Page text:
GOOD­MAN: Well, what I don’t think is prop­erly under­stood is when you get into covert action – and it was Eisen­hower who took us in the direc­tion of covert action in 1953 with the over­throw of a demo­crat­ic­ally elec­ted govern­ment in Iran – covert action is policy. It is policy and support of the White House. All of the covert actions are direc­ted – or endorsed or concep­tu­al­ized – at the White House. And when you have intel­li­gence that relates to covert action, it has a policy spin on it. So I think you have an insi­di­ous process where the collec­tion is devoted to clandes­tine oper­a­tions, and it has a policy orient­a­tion because of the role of covert actions. So already you’ve tain­ted the intel­li­gence, which is why I think you have to separ­ate intel­li­gence and intel­li­gence analysis from clandes­tine collec­tion and covert action. There should be two separ­ate agen­cies.

Q: And you’ve been crit­ical of the politi­ciz­a­tion of intel­li­gence. Is this what you mean by the politi­ciz­a­tion that’s involved in policy?

GOOD­MAN: Well, when I talk about politi­ciz­a­tion, I’m talk­ing about the effort of an internal-direc­ted politi­ciz­a­tion or an external-direc­ted politi­ciz­a­tion. And that is putting a spin on the intel­li­gence to have it support a partic­u­lar policy. So when you look at the 1980s and the role that William Casey and Robert Gates played in trying to portray the Soviet Union as ten feet tall, even though they were in the process of collapse, in order to support an unpre­ced­en­tedly large peace time defense budget by Ronald Reagan, you star­ted to get a policy spin on the intel­li­gence. And of course, the worst example is when you go to war, such as the Iraq War, the estim­ate that was done on Weapons of Mass Destruc­tion which didn’t exist. And that was totally politi­cized intel­li­gence, the kind of intel­li­gence that Bush wanted and Vice Pres­id­ent Cheney wanted. The CIA played a heavy role in help­ing to politi­cize that intel­li­gence.

Q: And you also talk about a 1991 defense policy guid­ance that was writ­ten by Dick Cheney and Paul Wolfow­itz and Scooter Libby, that recom­men­ded a unilat­er­al­ist US foreign policy. And you say that that reversed a bipar­tisan policy of moder­a­tion and multi­lat­er­al­ism that had been in place since World War II. What was the effect of that docu­ment and how it’s changed our foreign policy?

GOOD­MAN: Well, the docu­ment itself was writ­ten in the Pentagon. And it was not only Dick Cheney, the Secret­ary of Defense, but it was some of the same char­ac­ters who brought you the Iraq War in 2003– Paul Wolfow­itz, Scooter Libby, Douglas Feith. And the emphasis was on the United States basic­ally going alone, the United States never allow­ing another single actor – or a group of nations – to combine to be in an adversarial situ­ation with regard to the United States. It even legit­im­ized the use of nuclear weapons against non-nuclear powers which was a repu­di­ation of the Nuclear Non-Prolif­er­a­tion Treaty from 1969. Fortu­nately, General Scow­croft – who was the National Secur­ity Advisor – was opposed to the policy. And Senator Joe Biden and the Foreign Rela­tions Commit­tee, after it was leaked to the Los Angeles Times, put a lid on it. But these same char­ac­ters came back into Wash­ing­ton with the Bush Admin­is­tra­tion in the year 2000. And this is really the key docu­ment – the key paper – to support neo-Conser­vat­ive think­ing which got us into Iraq and which destroyed arms control, and took us down the road of national missile defense and repu­di­at­ing the Anti-Ballistic Missile Treaty. Tremend­ous harm was done to Amer­ican national secur­ity policy with unilat­eral think­ing, which was part of Amer­ican Excep­tion­al­ism, part of Amer­ican Triumphal­ism, part of the feel­ing that we won the Cold War and we’re never going to allow another Cold War to confront us again.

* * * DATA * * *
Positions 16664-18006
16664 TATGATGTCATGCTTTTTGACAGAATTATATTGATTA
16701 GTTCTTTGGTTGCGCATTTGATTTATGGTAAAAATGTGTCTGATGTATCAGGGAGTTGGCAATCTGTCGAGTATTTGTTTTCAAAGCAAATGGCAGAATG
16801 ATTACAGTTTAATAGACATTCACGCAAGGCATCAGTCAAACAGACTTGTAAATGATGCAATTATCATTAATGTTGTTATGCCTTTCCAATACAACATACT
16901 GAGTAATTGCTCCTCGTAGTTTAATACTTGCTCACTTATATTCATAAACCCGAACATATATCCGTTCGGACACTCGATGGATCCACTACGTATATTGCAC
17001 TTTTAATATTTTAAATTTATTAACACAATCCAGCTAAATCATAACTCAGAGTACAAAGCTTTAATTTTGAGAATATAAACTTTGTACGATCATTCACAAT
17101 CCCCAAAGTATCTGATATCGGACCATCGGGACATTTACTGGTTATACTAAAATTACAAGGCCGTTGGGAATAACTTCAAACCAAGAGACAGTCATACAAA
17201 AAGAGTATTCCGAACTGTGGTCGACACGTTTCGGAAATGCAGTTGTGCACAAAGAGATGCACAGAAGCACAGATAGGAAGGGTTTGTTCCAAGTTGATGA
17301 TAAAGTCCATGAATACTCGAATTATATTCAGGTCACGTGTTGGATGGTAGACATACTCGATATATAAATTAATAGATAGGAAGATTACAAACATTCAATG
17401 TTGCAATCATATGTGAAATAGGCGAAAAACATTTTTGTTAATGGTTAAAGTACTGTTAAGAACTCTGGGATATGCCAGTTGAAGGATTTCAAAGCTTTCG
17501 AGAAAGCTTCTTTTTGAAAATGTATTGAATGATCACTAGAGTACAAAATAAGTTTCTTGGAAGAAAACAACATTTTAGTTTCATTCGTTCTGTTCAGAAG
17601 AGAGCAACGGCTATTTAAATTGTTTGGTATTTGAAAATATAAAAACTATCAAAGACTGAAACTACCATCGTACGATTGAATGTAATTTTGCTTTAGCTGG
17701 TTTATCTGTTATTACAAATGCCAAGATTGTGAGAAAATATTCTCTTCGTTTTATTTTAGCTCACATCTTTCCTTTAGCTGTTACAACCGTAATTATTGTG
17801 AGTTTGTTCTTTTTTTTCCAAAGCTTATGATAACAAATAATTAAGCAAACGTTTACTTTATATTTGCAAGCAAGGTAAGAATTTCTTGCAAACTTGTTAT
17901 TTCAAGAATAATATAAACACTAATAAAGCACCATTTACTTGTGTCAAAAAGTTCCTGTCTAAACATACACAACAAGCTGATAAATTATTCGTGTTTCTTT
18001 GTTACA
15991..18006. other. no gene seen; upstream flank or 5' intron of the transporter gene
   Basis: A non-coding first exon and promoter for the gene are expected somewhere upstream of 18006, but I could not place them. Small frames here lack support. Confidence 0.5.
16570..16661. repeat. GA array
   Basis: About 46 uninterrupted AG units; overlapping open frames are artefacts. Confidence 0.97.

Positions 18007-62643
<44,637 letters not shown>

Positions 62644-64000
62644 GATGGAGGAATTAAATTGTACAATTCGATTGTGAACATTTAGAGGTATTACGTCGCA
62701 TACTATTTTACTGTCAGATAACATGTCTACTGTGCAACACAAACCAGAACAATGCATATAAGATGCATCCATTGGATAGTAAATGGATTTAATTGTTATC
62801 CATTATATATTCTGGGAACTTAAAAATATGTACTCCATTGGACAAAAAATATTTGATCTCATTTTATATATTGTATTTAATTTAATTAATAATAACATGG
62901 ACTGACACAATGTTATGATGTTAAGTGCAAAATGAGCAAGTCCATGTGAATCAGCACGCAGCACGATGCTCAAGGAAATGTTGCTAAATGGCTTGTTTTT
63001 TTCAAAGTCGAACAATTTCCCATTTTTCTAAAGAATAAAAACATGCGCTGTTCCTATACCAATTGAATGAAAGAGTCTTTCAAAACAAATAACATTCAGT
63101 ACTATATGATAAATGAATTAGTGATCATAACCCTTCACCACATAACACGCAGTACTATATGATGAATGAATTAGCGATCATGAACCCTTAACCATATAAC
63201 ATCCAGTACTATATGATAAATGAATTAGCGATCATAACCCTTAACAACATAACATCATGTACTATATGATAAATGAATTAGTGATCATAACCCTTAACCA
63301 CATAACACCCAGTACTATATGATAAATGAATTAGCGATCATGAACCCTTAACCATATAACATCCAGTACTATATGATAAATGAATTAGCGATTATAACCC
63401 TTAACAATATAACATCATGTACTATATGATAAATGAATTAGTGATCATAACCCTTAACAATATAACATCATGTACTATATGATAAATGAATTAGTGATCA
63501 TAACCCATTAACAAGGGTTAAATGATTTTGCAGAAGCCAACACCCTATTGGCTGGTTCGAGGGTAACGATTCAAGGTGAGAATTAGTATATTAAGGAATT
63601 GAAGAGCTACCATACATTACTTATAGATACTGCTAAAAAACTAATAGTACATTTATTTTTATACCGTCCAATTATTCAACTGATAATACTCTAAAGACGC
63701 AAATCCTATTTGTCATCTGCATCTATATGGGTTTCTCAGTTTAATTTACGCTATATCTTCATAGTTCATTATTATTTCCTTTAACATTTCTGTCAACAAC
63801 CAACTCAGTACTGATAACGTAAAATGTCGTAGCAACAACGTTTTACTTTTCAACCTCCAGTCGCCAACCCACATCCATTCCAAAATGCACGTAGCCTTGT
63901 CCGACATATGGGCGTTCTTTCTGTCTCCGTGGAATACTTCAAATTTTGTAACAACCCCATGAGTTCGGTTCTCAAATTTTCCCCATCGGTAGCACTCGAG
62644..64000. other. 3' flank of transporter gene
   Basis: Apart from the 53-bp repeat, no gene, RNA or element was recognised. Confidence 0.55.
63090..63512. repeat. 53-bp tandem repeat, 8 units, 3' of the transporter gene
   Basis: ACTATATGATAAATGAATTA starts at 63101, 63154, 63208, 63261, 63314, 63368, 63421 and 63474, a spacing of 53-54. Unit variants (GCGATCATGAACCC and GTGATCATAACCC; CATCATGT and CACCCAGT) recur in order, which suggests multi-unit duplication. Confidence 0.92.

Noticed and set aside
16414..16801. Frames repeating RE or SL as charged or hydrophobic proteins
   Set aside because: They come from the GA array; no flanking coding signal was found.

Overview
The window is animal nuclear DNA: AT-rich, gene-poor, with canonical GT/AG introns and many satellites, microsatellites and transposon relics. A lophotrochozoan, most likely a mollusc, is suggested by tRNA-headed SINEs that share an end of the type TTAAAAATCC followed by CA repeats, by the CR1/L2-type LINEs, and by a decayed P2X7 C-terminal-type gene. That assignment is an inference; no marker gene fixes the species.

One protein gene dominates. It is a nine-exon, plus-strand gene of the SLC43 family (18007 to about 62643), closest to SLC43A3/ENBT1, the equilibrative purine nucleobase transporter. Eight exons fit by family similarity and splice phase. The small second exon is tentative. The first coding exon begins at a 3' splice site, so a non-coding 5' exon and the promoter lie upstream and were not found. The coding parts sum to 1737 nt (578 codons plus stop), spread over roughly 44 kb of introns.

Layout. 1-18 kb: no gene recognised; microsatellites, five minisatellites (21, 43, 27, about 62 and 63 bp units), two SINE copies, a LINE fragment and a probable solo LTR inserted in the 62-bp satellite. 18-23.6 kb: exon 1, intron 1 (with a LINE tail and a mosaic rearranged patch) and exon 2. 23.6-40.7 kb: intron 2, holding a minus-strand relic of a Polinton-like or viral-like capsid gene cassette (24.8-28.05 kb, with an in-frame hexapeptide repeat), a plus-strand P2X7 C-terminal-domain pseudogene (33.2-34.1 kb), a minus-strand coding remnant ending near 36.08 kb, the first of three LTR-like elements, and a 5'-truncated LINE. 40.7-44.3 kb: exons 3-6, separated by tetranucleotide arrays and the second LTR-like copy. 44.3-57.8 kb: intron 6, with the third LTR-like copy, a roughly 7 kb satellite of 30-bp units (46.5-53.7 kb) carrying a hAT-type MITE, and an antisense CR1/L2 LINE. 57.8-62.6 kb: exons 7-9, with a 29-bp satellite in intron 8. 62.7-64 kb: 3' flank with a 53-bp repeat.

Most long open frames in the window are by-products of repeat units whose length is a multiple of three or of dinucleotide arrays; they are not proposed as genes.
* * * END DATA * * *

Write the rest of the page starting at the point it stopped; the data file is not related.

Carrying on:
Q: And you mentioned the over­throw of a demo­cratic coun­try in Iran, and that obvi­ously had some negat­ive consequences that we’re actu­ally still deal­ing with. Another one in Guatem­ala, you talk about quite a bit. And one of the things you’ve said in your book is that the number of murders in Guatem­ala actu­ally rivals the number of murders happen­ing in Iraq. So that kind of perman­ent unrest in these coun­tries where the purpose of the CIA’s action was to protect our national secur­ity and to create stabil­ity, and yet that does­n’t seem to be the result.

GOOD­MAN: Well, one thing that to me isn’t prop­erly under­stood, when you look at the immig­ra­tion crisis in this coun­try, you have to ask your­self, “How many people decided to leave Cent­ral Amer­ica because of viol­ence that the CIA was partially – or fully – respons­ible for?” So when you think of the key coun­tries that are feed­ing immig­rants into the United States – such as El Salvador, Honduras, Guatem­ala, and Nicaragua – these are the coun­tries where the CIA moun­ted major programs that involved acts of viol­ence and assas­sin­a­tion policy and work­ing with some of the worst secur­ity units of these govern­ments and these milit­ary regimes. And that has – to me – a direct result in lead­ing to immig­ra­tion to the United States.